each count and determines an offense level largely on the basis of total loss
(U.S.S.G. &§ 3D1.2(d)).

     Thus, U.S.S.G. &§ 2B1.1 applies, with a base offense level of
six.  U.S.S.G. &§ 2B1.1(a).

     B.   Amount of Loss Increase

     Guideline 2B1.1(b)(1) provides for an increase in offense level based on
the amount of loss incurred by a scheme or course of conduct such as that
here.[FN1]  All that is required is a "reasonable estimate of the loss" that
is to be based upon "available information."  Application Note 3(C).  That
Note, entitled "Estimation of Loss," specifically contemplates an estimate
based on the "approximate number of victims multiplied by the average loss to
each victim."  Application Note 3(C)(iii).   [NOTE: in the 2001 and 2002
editions of the Guidelines, this was Application Note 2(C)(iii) ■ a new
Application Note 2 and other changes inserted in 2003 changed the numbering of
the Application Notes to 2B1.1.  This letter will use the 2003 numbering
system.]

     In this case, the amount of loss is estimated by multiplying a figure
representing the average loss per victim by the number of cars with rolled-
back odometers.  [Describe any sentencing stipulations regarding amount of
loss here.  Even when amount of loss is stipulated, it is valuable to include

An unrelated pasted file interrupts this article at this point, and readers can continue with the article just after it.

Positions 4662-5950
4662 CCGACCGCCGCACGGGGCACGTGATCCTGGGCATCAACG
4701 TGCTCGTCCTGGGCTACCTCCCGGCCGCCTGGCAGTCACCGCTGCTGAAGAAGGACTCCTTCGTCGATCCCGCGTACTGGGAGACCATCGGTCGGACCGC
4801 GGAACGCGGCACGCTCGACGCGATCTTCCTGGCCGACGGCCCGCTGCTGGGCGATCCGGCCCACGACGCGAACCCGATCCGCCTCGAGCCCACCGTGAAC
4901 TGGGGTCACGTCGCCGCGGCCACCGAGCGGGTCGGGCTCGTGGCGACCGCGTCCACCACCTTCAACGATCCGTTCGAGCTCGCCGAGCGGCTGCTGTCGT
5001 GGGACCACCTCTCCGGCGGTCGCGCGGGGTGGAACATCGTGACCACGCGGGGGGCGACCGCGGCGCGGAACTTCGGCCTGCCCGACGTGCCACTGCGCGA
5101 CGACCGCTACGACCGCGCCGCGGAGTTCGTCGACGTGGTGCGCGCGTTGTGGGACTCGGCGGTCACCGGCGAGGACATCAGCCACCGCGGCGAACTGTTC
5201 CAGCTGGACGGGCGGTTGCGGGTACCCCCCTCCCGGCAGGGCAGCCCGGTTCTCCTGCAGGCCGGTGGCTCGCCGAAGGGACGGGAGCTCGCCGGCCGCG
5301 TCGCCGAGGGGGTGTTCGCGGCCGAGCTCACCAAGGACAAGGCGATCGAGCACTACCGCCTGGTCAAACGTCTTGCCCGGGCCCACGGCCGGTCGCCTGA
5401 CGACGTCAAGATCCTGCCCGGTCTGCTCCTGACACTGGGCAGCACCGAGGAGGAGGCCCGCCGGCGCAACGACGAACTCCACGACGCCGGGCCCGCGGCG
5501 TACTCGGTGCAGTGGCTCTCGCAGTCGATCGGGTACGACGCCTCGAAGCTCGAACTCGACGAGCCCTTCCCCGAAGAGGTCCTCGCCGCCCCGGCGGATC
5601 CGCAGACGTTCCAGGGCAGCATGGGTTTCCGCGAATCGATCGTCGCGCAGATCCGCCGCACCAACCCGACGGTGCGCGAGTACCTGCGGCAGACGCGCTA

a rationale for the agreed upon loss amount, so some or all of the following
analysis remains relevant.  Similarly, it is important that the Court be
provided with a rationale for stipulated loss amounts, either in the PSR or
through a sentencing brief from the government.]

          1.   Average Loss Per Victim - $4,000  [The loss may be
               higher, depending on retail prices.  $4,000 is based on 40%
               of retail.]

     The loss to the ultimate purchaser of each car the defendant[s]
sold with a rolled odometer can conservatively be estimated as $4,000.  This
is based on case law and other factors that establish the validity of a loss
per vehicle based on 40% to 50% of the retail price paid by consumer victims. 
There are a number of approaches that reach this same conclusion.

               a.   Courts Consistently Find Loss to be $4,000 to
                    $6,000 per Vehicle

     Several Federal Courts of Appeals have affirmed sentences in odometer
fraud cases where the trial court found consumer loss of $4,000 per car or
more under the old fraud guideline, 2F1.1.  The analysis under
&§ 2B1.1 is significantly similar to that under former
&§ 2F1.1, so the case law remains relevant.  Several of these cases
are "unpublished," but most are available on Westlaw.  Some are also published
in the Federal Reporter series, as indicated below.  These decisions provide
guidance in this area based on other courts which have examined these issues. 
Moreover, the guidelines specifically permit estimating loss "based on . . .
the scope and duration of the offense and revenues generated by similar
operations."  Guideline 2B1.1, Application Note 3(C)(v).

     United States v. Whitlow, 979 F.2d 1008, 1012 (5th Cir. 1992),
explicitly affirms a loss finding of $4,000 per vehicle based on 40% of retail
price consumers paid.  In Whitlow, the district court had noted that
the National Automobile Dealers Association guide for used car values stated
that "High Mileage" deductions should not reduce the value of a vehicle by